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MySQL Shell 8.0  /  Reporting with MySQL Shell  /  Running MySQL Shell Reports

6.2 Running MySQL Shell Reports

Built-in reports and user-defined reports that have been registered with MySQL Shell can be run in any interactive MySQL Shell mode (JavaScript, Python, or SQL) using the \show or \watch command, or called using the shell.reports object from JavaScript or Python scripts. The \show command or \watch command with no parameters list all the available built-in and user-defined reports.

Using the Show and Watch Commands

To use the \show and \watch commands, an active MySQL session must be available.

The \show command runs the named report, which can be either a built-in MySQL Shell report or a user-defined report that has been registered with MySQL Shell. You can specify any options or additional arguments that the report supports. For example, the following command runs the built-in report query, which takes as an argument a single SQL statement:

\show query show session status

The report name is case-insensitive, and the dash and underscore characters are treated as the same.

The \show command also provides the following standard options:

  • --vertical (or -E) displays the results from a report that returns a list in vertical format, instead of table format.

  • --help displays any provided help for the named report. (Alternatively, you can use the \help command with the name of the report, which displays help for the report function.)

Standard options and report-specific options are given before the arguments. For example, the following command runs the built-in report query and returns the results in vertical format:

\show query --vertical show session status

The \watch command runs a report in the same way as the \show command, but then refreshes the results at regular intervals until you cancel the command using Ctrl + C. The \watch command has additional standard options to control the refresh behavior, as follows:

  • --interval=float (or -i float) specifies a number of seconds to wait between refreshes. The default is 2 seconds. Fractional seconds can be specified, with a minimum interval of 0.1 second, and the interval can be set up to a maximum of 86400 seconds (24 hours).

    --nocls specifies that the screen is not cleared before refreshes, so previous results can still be seen.

For example, the following command uses the built-in report query to display the statement counter variables and refresh the results every 0.5 seconds:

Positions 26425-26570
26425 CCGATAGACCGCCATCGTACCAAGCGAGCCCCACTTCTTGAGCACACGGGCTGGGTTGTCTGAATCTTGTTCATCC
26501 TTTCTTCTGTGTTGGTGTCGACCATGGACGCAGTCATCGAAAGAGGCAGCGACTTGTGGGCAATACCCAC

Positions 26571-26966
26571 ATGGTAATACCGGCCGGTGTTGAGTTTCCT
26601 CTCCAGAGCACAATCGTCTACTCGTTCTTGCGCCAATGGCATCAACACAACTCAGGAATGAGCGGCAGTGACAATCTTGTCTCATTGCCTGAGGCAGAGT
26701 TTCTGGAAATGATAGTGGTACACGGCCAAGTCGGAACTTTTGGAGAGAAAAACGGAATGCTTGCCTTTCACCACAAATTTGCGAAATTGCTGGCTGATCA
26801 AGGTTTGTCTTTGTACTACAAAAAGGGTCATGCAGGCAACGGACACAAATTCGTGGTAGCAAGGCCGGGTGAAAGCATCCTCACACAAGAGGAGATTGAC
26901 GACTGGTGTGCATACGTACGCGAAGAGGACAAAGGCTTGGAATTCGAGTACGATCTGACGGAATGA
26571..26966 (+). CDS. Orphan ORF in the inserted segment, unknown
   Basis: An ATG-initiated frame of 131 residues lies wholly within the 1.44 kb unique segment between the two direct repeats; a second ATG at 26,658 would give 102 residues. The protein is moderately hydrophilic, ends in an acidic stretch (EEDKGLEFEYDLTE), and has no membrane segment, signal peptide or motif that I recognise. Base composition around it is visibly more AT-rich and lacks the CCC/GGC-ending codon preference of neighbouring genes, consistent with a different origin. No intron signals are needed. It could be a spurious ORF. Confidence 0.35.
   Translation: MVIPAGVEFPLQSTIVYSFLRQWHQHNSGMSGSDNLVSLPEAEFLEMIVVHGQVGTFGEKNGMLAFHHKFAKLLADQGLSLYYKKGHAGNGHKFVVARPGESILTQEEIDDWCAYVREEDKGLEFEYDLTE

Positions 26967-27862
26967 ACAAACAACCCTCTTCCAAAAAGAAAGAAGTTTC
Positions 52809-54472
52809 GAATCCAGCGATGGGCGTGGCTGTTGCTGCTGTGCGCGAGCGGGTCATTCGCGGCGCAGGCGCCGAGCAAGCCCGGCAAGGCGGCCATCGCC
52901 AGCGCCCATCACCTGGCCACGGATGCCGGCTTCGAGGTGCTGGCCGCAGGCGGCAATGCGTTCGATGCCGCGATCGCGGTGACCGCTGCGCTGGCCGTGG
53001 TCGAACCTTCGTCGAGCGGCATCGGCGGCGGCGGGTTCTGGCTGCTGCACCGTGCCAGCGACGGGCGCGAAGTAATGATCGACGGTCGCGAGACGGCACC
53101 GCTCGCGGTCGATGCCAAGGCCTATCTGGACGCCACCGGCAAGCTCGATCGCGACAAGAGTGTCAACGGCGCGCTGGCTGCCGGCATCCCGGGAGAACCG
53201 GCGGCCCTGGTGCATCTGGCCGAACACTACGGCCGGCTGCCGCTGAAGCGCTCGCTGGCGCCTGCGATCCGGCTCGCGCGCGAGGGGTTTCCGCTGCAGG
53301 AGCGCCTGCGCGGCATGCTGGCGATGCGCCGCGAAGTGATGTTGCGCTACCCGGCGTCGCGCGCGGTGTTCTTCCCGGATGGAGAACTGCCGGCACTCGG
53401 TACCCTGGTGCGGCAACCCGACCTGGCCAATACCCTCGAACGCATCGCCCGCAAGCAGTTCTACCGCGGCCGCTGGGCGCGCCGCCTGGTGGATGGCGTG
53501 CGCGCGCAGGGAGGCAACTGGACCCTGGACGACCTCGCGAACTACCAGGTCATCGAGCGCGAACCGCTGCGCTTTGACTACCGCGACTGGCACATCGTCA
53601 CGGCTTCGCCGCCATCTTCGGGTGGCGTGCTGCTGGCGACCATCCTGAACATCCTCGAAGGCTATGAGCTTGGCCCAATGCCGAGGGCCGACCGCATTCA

\watch query --interval=0.5 show global status like 'Com%'

Note that quotes are interpreted by the command handler rather than directly by the server, so if they are used in a query, they must be escaped by preceding them with a backslash (\).

Using the shell.reports Object

Built-in MySQL Shell reports and user-defined reports that have been registered with MySQL Shell can also be accessed as API functions in the shell.reports object. The shell.reports object is available in JavaScript and Python mode, and uses the report name supplied during the registration as the function name. The function has the following signature:

Dict report(Session session, List argv, Dict options);

Where:

  • session is a MySQL Shell session object that is to be used to execute the report.

  • argv is a list containing string values of additional arguments that are passed to the report.

  • options is a dictionary with key names and values that correspond to any report-specific options and their values. The short form of the options cannot be used with the shell.reports object.

The return value is a dictionary with the key report, and a list of JSON objects containing the report. For the List type of report, there is an element for each list, for the Report type there is a single element, and for the Print type there are no elements.

With the shell.reports object, if a dictionary of options is present, the argv list is required even if there are no additional arguments. Use the \help report_name command to display the help for the report function and check whether the report requires any arguments or options.

For example, the following code runs a user-defined report named sessions which shows the sessions that currently exist. A MySQL Shell session object is created to execute the report. A report-specific option is used to limit the number of rows returned to 10. There are no additional arguments, so the argv list is present but empty.

report = shell.reports.sessions(shell.getSession(), [], {'limit':10});